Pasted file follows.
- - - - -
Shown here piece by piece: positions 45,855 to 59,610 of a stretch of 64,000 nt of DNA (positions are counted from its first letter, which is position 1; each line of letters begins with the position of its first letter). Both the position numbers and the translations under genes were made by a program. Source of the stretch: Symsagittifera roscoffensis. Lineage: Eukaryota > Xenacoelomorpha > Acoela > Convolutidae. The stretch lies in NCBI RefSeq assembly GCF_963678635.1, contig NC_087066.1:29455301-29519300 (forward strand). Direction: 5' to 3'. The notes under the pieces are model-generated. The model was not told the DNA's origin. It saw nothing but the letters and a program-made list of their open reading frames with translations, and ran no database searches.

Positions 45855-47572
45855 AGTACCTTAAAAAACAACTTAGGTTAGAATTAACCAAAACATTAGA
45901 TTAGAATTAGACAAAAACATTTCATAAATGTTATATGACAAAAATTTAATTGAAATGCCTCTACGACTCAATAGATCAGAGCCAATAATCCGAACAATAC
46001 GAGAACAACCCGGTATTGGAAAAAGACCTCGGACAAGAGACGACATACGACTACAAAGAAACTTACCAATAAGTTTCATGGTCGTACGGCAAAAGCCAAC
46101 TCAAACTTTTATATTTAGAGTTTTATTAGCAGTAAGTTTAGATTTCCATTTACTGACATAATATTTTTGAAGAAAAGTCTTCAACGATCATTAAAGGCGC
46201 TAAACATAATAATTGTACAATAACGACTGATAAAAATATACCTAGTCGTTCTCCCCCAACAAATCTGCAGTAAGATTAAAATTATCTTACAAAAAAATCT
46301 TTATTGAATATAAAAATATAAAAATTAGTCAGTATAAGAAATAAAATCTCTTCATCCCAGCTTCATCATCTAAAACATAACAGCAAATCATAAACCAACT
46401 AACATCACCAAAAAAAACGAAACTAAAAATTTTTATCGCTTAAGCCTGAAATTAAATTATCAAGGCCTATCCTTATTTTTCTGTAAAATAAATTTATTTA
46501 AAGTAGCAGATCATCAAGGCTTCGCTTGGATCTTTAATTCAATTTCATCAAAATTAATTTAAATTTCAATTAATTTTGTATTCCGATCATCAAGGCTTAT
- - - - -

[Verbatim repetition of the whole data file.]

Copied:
Shown here piece by piece: positions 45,855 to 59,610 of a stretch of 64,000 nt of DNA (positions are counted from its first letter, which is position 1; each line of letters begins with the position of its first letter). Both the position numbers and the translations under genes were made by a program. Source of the stretch: Symsagittifera roscoffensis. Lineage: Eukaryota > Xenacoelomorpha > Acoela > Convolutidae. The stretch lies in NCBI RefSeq assembly GCF_963678635.1, contig NC_087066.1:29455301-29519300 (forward strand). Direction: 5' to 3'. The notes under the pieces are model-generated. The model was not told the DNA's origin. It saw nothing but the letters and a program-made list of their open reading frames with translations, and ran no database searches.

Positions 45855-47572
45855 AGTACCTTAAAAAACAACTTAGGTTAGAATTAACCAAAACATTAGA
45901 TTAGAATTAGACAAAAACATTTCATAAATGTTATATGACAAAAATTTAATTGAAATGCCTCTACGACTCAATAGATCAGAGCCAATAATCCGAACAATAC
46001 GAGAACAACCCGGTATTGGAAAAAGACCTCGGACAAGAGACGACATACGACTACAAAGAAACTTACCAATAAGTTTCATGGTCGTACGGCAAAAGCCAAC
46101 TCAAACTTTTATATTTAGAGTTTTATTAGCAGTAAGTTTAGATTTCCATTTACTGACATAATATTTTTGAAGAAAAGTCTTCAACGATCATTAAAGGCGC
46201 TAAACATAATAATTGTACAATAACGACTGATAAAAATATACCTAGTCGTTCTCCCCCAACAAATCTGCAGTAAGATTAAAATTATCTTACAAAAAAATCT
46301 TTATTGAATATAAAAATATAAAAATTAGTCAGTATAAGAAATAAAATCTCTTCATCCCAGCTTCATCATCTAAAACATAACAGCAAATCATAAACCAACT
46401 AACATCACCAAAAAAAACGAAACTAAAAATTTTTATCGCTTAAGCCTGAAATTAAATTATCAAGGCCTATCCTTATTTTTCTGTAAAATAAATTTATTTA
46501 AAGTAGCAGATCATCAAGGCTTCGCTTGGATCTTTAATTCAATTTCATCAAAATTAATTTAAATTTCAATTAATTTTGTATTCCGATCATCAAGGCTTAT